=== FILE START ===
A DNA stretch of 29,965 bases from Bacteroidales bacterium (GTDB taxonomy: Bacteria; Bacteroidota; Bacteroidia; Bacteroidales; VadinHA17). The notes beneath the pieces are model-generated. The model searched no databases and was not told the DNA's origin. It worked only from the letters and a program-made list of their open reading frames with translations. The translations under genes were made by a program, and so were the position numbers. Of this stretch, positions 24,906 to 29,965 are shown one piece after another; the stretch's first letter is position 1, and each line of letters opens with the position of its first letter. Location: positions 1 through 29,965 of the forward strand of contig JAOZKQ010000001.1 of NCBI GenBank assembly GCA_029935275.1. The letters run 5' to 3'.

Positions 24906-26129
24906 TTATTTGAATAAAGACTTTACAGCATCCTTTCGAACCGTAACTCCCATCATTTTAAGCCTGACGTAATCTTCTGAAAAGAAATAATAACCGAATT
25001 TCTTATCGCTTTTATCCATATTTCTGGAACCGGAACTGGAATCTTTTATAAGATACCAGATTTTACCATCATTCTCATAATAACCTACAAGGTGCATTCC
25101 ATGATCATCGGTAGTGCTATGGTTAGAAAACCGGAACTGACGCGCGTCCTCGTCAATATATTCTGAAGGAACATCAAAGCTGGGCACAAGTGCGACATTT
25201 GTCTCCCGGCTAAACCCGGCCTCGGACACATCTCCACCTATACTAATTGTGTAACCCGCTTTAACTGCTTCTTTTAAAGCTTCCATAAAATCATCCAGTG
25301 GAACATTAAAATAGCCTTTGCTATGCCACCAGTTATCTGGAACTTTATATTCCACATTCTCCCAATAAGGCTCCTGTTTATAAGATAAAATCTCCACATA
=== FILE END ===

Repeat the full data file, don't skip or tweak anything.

A DNA stretch of 29,965 bases from Bacteroidales bacterium (GTDB taxonomy: Bacteria; Bacteroidota; Bacteroidia; Bacteroidales; VadinHA17). The notes beneath the pieces are model-generated. The model searched no databases and was not told the DNA's origin. It worked only from the letters and a program-made list of their open reading frames with translations. The translations under genes were made by a program, and so were the position numbers. Of this stretch, positions 24,906 to 29,965 are shown one piece after another; the stretch's first letter is position 1, and each line of letters opens with the position of its first letter. Location: positions 1 through 29,965 of the forward strand of contig JAOZKQ010000001.1 of NCBI GenBank assembly GCA_029935275.1. The letters run 5' to 3'.

Positions 24906-26129
24906 TTATTTGAATAAAGACTTTACAGCATCCTTTCGAACCGTAACTCCCATCATTTTAAGCCTGACGTAATCTTCTGAAAAGAAATAATAACCGAATT
25001 TCTTATCGCTTTTATCCATATTTCTGGAACCGGAACTGGAATCTTTTATAAGATACCAGATTTTACCATCATTCTCATAATAACCTACAAGGTGCATTCC
25101 ATGATCATCGGTAGTGCTATGGTTAGAAAACCGGAACTGACGCGCGTCCTCGTCAATATATTCTGAAGGAACATCAAAGCTGGGCACAAGTGCGACATTT
25201 GTCTCCCGGCTAAACCCGGCCTCGGACACATCTCCACCTATACTAATTGTGTAACCCGCTTTAACTGCTTCTTTTAAAGCTTCCATAAAATCATCCAGTG
25301 GAACATTAAAATAGCCTTTGCTATGCCACCAGTTATCTGGAACTTTATATTCCACATTCTCCCAATAAGGCTCCTGTTTATAAGATAAAATCTCCACATA